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Making Sense of the End of the Barry Trotz Washington Capitals

Less than a week after the Stanley Cup victory parade in D.C., Barry Trotz is out as head coach. What happened?
Geoff Burke-USA TODAY Sports

Money is awesome. We’d all like more of it. They say it isn’t the key to happiness but it sure makes it easier to hire a locksmith. That is to say, Barry Trotz and the Washington Capitals parted ways Monday afternoon, less than two weeks after the coach won the organization’s first Stanley Cup, very likely because of a disagreement about Trotz’s worth, but maybe not entirely over money.

Maybe Trotz made the decision before the season when the Capitals decided against offering him an extension despite coming off two straight Presidents’ Trophy seasons and 101-point season the year before that. Maybe his lame duck status in the face of that success told him all he needed to know about how ownership felt and a low-ball offer in the days following a championship confirmed for Trotz what he already knew a year ago.


Perhaps the only thing that felt as good as raising the Cup to Trotz was raising his middle finger to owner Ted Leonsis.

According to The Athletic’s Pierre LeBrun, winning the Stanley Cup triggered a two-year contract extension for Trotz, who would have received a raise from the $1.5 million a year he was making to $1.8 million. Sure, $3.6 million is more than enough money for you to take a dump on your boss’s desk and immediately retire, but that’s well below market value for the most successful coach of the past four years coming off a Stanley Cup season. Mike Babcock hasn’t won a playoff series following a non-lockout season since 2011 and is entering the fourth year of a reported eight-year, $50 million contract, so you understand why Trotz is offering his services on the open market.

Isabelle Khurshudyan of the Washington Post reported the Capitals feel that Trotz should have honored the two-year extension, since he negotiated it into his contract when he signed with the team four years ago. Numbers have yet to leak but you get the sense the Capitals had no intention to pay Trotz anything close to what he believed he deserved in a new deal.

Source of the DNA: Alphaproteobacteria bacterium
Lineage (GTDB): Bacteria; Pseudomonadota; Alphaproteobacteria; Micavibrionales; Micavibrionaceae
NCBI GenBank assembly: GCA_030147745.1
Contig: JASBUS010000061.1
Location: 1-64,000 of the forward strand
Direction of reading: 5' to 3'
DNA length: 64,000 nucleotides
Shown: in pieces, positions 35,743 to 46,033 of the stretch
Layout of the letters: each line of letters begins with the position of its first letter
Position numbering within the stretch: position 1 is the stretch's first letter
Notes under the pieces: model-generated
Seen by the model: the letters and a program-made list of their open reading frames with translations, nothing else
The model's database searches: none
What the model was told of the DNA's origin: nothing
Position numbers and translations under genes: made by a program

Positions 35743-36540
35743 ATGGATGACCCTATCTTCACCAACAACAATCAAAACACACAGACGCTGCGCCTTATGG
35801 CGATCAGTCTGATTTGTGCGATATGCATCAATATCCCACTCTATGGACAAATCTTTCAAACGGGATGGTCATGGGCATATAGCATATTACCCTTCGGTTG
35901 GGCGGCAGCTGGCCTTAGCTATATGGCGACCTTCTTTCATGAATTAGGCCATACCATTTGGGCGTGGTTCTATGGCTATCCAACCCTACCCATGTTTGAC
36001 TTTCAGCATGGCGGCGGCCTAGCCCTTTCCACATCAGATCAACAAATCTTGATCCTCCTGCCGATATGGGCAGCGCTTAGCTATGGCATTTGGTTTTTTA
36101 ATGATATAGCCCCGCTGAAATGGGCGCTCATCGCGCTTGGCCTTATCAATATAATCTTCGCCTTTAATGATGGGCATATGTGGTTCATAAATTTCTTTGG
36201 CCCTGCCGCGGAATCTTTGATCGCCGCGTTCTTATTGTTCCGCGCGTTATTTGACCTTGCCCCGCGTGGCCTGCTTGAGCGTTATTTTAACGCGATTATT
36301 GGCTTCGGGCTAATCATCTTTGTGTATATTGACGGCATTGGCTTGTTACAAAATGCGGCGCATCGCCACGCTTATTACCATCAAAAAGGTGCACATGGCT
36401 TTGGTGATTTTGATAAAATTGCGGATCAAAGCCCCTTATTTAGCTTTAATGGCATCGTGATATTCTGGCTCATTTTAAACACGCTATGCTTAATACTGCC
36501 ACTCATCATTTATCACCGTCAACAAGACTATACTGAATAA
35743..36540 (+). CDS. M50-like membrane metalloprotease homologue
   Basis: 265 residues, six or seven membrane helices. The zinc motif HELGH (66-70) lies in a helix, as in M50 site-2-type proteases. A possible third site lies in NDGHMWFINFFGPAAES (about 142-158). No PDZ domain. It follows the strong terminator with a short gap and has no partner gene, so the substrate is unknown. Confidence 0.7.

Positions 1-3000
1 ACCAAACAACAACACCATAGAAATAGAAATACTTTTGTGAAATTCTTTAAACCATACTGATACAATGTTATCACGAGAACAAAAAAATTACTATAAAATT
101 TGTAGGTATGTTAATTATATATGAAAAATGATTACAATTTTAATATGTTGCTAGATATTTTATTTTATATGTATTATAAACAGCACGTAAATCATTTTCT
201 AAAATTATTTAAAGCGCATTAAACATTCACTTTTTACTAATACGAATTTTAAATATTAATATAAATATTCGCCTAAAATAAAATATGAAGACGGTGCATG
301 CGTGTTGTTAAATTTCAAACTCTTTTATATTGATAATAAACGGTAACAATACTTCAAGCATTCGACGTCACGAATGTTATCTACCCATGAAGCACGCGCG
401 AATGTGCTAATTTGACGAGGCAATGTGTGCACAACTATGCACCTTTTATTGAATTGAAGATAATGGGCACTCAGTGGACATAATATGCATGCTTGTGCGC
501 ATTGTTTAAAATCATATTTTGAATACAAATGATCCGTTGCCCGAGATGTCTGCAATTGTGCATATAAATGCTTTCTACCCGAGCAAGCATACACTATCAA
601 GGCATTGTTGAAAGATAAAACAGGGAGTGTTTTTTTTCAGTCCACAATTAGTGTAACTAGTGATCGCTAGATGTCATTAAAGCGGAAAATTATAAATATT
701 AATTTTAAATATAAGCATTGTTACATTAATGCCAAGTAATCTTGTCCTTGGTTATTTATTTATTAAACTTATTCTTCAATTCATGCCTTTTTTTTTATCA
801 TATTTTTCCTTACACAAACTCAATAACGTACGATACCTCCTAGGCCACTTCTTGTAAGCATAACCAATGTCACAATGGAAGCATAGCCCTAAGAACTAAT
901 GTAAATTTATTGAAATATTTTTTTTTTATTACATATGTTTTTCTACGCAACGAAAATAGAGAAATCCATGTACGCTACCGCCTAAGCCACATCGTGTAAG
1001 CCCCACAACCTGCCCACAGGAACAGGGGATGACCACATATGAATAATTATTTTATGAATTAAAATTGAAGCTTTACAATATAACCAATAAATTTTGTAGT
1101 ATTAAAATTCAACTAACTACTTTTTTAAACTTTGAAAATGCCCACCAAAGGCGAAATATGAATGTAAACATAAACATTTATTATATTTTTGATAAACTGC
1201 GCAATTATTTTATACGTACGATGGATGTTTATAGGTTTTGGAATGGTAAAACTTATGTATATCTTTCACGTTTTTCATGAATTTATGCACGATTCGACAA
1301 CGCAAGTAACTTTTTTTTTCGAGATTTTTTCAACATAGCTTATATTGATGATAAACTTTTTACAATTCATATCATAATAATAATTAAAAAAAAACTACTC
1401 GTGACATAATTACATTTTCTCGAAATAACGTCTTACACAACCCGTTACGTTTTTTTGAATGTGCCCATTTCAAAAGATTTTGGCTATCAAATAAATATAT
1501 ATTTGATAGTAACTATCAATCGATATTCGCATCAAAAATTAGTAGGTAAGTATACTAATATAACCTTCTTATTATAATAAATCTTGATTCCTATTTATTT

It’s hard to look at this in any other way than the Caps fucking this up, but you can understand how they fucked this up. After two consecutive second-round losses to the Penguins, they were ready to look elsewhere for a coach that could get Alex Ovechkin and Nicklas Backstrom over the hump. Capitals management and Trotz probably checked out mentally from each other long ago only to realize after beating the Penguins in the second round this season, “Holy shit, are we going to actually do this?”


By then, it was too late to mend fences, much like the way it was too late for Vince Vaughn and Jennifer Aniston in the 2006 film The Break-Up, a very underrated movie even if Vaughn finds a way to shoehorn “make bad decisions” into it like he does in all his movies. By the time Vaughn (the Capitals) realized what he had in Aniston (Trotz), the two had drifted too far apart to ever make it work again.

It’s easy to say the Capitals should have offered big money to Trotz after they realized what they had, but no romantic dinner or emotional speech was ever going to win him back and maybe no amount of money ever would have been enough. I’m not sure who Todd Rierden is in this 12-year-old movie metaphor but the Capitals probably were planning on leaving Trotz for him since the end of last season and Trotz most certainly knew it.

So if you’re upset at the Capitals for letting the franchise’s only Stanley Cup-winning coach leave less than a week after the parade, you shouldn’t be upset about what’s happened since the end of the season; you should be upset about what the organization decided before the season. And if that’s the case, you should be honest with yourself and ask if you really had any faith in Trotz winning a Cup in Washington before it actually happened.

Take it a step further, and if the Capitals had given Trotz an extension before the season, you can argue the Stanley Cup never happens. Who can say what a pissed-off, nothing-left-to-lose version of Trotz would have done vs. a version of Trotz that felt the love in the form of an extension before the season? Everything fell perfectly into place for the Capitals this season and maybe a placated Trotz does just enough to throw the magical season off-course.

And if Trotz had signed an extension and won the Cup, you can be sure it would be for less money than he’s sure to receive with whichever team signs him. So since he’s getting more money and a Cup as a direct result of the Capitals disrespecting everything he had done before the season, Trotz should be thanking the Capitals!

(If Leonsis really said that to Trotz and there’s video, I’ll pay money for it.)

Given everything the Capitals have been through since Ovechkin and Backstrom arrived in Washington, it’s hard to get too upset about how Trotz’s time ended. There are fans who would have given thought to removing certain appendages if it meant seeing the Capitals win the Cup, so there’s no Capitals fan in the world that wouldn’t have traded Trotz for a Cup, especially when many were willing to go with Rierden before the playoffs started.

It’s a disappointing ending, but everyone gets what they wanted: Trotz will get a big, new contract, the Capitals will install Rierden, and long-suffering fans got that elusive Cup that seemed far out of reach as recently as four months ago.